You had your first novel Girl Saves Boy released at 16. What inspired you to write a novel at that age, and why that particular novel?
I’ve loved writing since I was a little kid, mainly because my parents read to me a lot when I was small. My first novel was not the first one that I wrote (there were two really terrible ones before that), and I started writing novels because I loved reading novels so much. I am also terrible at being concise. I’m not sure why that particular novel was the one I wrote – I never have a sole, specific inspiration for my stories, rather everything inspires me and I have tons of little ideas that all end up in the same story.
You have a recent article on your website titled Self promoting authors on the internet: this is what you’re doing wrong, which has some sound advice for authors. How would you describe your own experience of promoting Girl Saves Boy and do you anticipate it being much different with your upcoming novel All This Could End?
Promoting Girl Saves Boy was terrifying because of my shyness. I’m a lot more comfortable now with public-speaking and interviews and everything else one has to do to promote a book. I was a lot more excited about promoting Girl Saves Boy online than I am about All This Could End – I think the internet and author-marketing can be tiring after a while, and criticism on the internet brings up tricky emotions. So I think there’s been a shift towards preferring in-person promotion over endless blog posts for me.
You have also shared on your website how you got your agent. How has having a literary agent helped you out and do you recommend aspiring novelists get an agent?
It’s wonderful to have someone who is really on your side and champions your work. Girl Saves Boy has been published in Spanish, Catalan and Dutch, which I doubt would’ve happened without the aid of an agent. I think if you only really want to be published within Australia, a literary agent is not at all necessary.
You have written, “My goal as a writer is to become the best writer I can and make sense of my world. And I hope that as long as I am writing, I’ll have the opportunity to share that with other people, and entertain them.” Who are some of your favourite novelists who write well and help readers make sense of the world through their novels?
I love Melina Marchetta’s work, especially On The Jellicoe Road. I also very much like Cath Crowley’s novels. Really, I could list many YA novelists here – especially Australian ones – there are so many people writing about the search for identity and self which all teenagers (and adults) can relate to, and writing very well about it.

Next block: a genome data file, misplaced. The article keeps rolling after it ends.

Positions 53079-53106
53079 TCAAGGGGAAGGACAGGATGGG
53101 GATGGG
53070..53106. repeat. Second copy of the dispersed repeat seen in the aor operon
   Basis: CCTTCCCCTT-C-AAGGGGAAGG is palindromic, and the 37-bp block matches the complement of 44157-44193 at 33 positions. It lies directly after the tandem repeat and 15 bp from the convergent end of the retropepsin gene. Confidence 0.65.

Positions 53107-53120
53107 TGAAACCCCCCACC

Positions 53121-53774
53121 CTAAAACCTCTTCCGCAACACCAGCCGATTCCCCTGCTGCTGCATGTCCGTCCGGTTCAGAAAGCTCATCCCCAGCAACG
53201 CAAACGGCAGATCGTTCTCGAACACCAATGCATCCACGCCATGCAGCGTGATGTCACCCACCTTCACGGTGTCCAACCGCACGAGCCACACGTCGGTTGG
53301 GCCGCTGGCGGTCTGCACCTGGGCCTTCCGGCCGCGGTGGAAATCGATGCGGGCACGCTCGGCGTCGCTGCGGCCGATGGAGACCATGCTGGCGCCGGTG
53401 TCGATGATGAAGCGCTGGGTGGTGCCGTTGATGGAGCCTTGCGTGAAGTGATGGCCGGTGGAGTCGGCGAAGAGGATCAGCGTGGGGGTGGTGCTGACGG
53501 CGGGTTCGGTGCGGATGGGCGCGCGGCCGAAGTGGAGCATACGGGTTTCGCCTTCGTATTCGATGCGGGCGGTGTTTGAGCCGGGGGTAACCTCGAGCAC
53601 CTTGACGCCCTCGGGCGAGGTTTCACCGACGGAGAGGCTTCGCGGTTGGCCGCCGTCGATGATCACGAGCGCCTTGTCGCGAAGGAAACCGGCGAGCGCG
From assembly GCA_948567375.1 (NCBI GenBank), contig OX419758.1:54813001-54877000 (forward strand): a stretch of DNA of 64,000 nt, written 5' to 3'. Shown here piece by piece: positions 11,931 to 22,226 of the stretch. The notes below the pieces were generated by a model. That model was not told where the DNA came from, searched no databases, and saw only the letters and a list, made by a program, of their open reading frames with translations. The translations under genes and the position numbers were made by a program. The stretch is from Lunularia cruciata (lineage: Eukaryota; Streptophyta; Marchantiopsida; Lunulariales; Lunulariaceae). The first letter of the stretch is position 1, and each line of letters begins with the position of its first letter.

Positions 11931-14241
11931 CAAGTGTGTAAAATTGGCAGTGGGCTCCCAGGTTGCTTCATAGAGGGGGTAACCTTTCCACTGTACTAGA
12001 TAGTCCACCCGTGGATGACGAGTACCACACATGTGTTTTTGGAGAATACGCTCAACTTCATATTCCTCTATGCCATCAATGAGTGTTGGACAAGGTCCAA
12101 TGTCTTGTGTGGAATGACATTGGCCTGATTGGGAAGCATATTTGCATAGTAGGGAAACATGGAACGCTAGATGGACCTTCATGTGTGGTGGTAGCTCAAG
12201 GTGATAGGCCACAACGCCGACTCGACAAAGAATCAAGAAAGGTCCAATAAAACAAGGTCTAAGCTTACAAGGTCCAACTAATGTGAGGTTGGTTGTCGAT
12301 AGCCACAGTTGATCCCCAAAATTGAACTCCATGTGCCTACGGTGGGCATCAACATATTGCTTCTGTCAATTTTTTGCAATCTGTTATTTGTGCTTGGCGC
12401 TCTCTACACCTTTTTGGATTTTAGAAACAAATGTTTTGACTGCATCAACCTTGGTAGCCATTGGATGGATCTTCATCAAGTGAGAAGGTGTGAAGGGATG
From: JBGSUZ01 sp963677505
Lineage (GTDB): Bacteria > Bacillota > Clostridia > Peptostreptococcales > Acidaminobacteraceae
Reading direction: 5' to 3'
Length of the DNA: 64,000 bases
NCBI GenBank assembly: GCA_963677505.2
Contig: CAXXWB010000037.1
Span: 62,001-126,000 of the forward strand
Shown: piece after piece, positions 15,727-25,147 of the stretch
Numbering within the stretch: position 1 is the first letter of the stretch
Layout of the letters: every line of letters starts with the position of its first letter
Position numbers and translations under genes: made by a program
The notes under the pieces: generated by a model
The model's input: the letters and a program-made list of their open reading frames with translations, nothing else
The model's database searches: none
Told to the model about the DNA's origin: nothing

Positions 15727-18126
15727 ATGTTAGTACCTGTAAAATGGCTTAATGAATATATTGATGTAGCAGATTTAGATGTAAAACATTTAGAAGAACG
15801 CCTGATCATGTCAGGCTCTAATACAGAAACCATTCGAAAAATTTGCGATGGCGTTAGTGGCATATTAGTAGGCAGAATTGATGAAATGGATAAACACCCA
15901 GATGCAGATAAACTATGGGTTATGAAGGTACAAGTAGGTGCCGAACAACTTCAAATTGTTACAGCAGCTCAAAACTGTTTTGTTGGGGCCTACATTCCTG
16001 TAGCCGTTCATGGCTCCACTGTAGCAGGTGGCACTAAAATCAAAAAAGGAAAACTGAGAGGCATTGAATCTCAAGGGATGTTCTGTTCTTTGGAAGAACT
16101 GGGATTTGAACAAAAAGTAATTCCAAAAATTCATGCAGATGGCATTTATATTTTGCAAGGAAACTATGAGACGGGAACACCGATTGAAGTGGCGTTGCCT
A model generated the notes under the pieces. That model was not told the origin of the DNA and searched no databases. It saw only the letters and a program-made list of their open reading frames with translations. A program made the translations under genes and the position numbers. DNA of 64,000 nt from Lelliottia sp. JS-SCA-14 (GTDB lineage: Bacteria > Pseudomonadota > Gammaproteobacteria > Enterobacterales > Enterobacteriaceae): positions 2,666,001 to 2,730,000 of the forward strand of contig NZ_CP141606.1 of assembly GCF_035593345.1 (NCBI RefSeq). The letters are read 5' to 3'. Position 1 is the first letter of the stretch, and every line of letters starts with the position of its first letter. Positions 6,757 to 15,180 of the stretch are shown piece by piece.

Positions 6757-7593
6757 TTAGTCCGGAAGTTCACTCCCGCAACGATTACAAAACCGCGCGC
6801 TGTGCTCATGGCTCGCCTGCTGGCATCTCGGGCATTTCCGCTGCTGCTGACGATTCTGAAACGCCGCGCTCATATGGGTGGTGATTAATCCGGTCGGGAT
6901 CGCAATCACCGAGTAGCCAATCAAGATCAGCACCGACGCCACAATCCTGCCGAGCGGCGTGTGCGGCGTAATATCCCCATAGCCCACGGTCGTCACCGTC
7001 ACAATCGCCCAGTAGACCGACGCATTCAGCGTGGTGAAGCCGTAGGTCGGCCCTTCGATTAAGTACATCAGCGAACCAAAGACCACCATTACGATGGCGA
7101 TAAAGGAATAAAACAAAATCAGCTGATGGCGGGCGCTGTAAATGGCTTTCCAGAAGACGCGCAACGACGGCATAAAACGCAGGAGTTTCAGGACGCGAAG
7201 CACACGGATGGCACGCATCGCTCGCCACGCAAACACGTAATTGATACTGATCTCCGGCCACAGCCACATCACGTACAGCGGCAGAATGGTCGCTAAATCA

If your next novel had to be set before 1900, what might it be about and why?
It would have to be about time travel. I don’t have a specific interest in an era in the past, but it would be terribly fun to write about a character who is perhaps randomly jumping through time. I do love time travel.
You have written, “I tend to come up with characters first, because characters are easy. Observing other people is a good place to look for interesting traits and behaviours. Sometimes a plot will spring from the characters, once I know them and what they want out of life. Other times I’ll just think of things that would be fun to write about.” In your opinion, what tends to make a good character who a good plot will spring from?
A character who desperately wants something, but has major obstacles in their way. That’s a basic plot already. The character should also be flawed and have aspects that readers can relate to – that’s very important. I also like characters that are yearning and trying to figure out who they are and how they fit in.
You have written of Gracie’s List, the first full-length novel manuscript you wrote, at age 13 or 14: “It was great and unpublishable. […] I hope to reuse the characters one day, because they were a lot of fun.” What made Gracie’s List great and what made it unpublishable?
It was unpublishable because there was not much plot to speak of, the writing was spectacularly average and it was really just a lot of ridiculous dialogues and situations. And I’m obviously the only person who thought it great, because when I used to write I wrote only for my own entertainment – as lame as my early writing might be, I still think I’m funny.
What can readers look forward to in All This Could End?
1. Some hopefully entertaining albeit quirky characters including a dysfunctional family of bank robbers.
2. A story about the realisation that your parents are not always right (especially if they’re criminals).
3. A novel much more plot-driven than my last (half of it occurs during a bank robbery!), but which is really about difficult family relationships and trying to figure out who you are and where you fit in.
4. It’s both silly and heartfelt, and I hope readers like it.
Steph Bowe author site: www.stephbowe.com
The Australian Literature Review